IDF’s cyber warrior 8200 intelligence unit gets medal for ‘recent operations’

Military doesn’t specify what action the force was involved in; head of directorate says mission was just the first of many

An award handed out to the IDF's secretive Unit 8200 for successful clandestine operations, June 24, 2020. (IDF Spokesperson)
An award handed out to the IDF's secretive Unit 8200 for successful clandestine operations, June 24, 2020. (IDF Spokesperson)

IDF Military Intelligence Directorate Major General Tamir Hayman on Wednesday handed out special medals to a secretive unit renowned for its cyberskills, as recognition for recent operations.

The military intelligence soldiers were honored for “successful secret operations they recently carried out” that were led by Unit 8200, the IDF said in a statement.

The army did not specify any details about the missions. Medals were handed out to both the operations and research divisions of Unit 8200.

“Excellence through a clear need, excellence through a thirst for success, excellence through not compromising on the small details — that is the spirit of Military Intelligence and it is expressed also at this event,” Hayman said. “The operational activities were conducted clandestinely, demonstrating creativity and a strong desire to succeed.”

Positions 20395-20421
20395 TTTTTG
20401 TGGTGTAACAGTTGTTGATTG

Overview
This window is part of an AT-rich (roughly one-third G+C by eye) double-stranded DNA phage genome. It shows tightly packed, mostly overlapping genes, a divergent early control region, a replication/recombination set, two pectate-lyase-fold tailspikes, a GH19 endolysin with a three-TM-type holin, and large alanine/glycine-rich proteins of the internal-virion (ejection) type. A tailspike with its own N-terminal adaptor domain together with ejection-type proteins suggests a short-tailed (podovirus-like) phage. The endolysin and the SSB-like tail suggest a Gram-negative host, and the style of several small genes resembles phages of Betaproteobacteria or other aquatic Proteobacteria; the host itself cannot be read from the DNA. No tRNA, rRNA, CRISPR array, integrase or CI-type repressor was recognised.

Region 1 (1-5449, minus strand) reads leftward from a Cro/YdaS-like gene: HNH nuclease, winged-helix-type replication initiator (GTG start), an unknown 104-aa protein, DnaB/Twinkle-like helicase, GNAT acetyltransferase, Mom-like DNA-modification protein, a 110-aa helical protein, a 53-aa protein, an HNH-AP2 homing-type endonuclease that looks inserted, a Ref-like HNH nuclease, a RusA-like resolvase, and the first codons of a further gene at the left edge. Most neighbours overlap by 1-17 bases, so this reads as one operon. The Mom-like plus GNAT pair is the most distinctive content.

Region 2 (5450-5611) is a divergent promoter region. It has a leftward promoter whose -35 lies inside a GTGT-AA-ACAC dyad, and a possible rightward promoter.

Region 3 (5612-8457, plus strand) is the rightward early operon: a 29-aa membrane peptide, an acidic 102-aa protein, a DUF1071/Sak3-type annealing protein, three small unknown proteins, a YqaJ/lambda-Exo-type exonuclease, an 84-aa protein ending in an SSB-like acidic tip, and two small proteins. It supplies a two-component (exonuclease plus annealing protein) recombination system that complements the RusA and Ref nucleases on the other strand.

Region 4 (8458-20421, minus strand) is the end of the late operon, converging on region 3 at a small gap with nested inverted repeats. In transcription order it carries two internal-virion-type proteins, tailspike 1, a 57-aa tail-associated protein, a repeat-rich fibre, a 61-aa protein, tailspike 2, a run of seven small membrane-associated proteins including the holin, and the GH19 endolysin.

“The operational capabilities, the collaboration and the unique achievements that have been reflected in your actions cannot be taken lightly,” he said. “This operation is a first and most significant step in a long path that yet awaits us.”

The vaunted 8200 unit — roughly equivalent to the National Security Agency in the US — is highly regarded for its computer prowess.

Last month a cyber attack blamed on the Jewish state was said to have crippled computer systems at a strategic port in the south of Iran. That attack on the Shahid Rajaee Port, in the southern Hormozgan Province, was apparently in response to an alleged Iranian attempt to hack into Israel’s water infrastructure system earlier in the month. Israel has refused to officially comment on a Washington Post report that cited US and other foreign officials as saying Israel was likely behind the computer attack.

The New York Times, citing “high-ranking intelligence officials and experts in the Middle East who are kept informed of covert Israeli actions in the region,” later reported that the attack on the port’s computers systems was by design limited in scope, “creating traffic jams of delivery trucks and some delays in shipments, but causing no substantial or lasting damage.”

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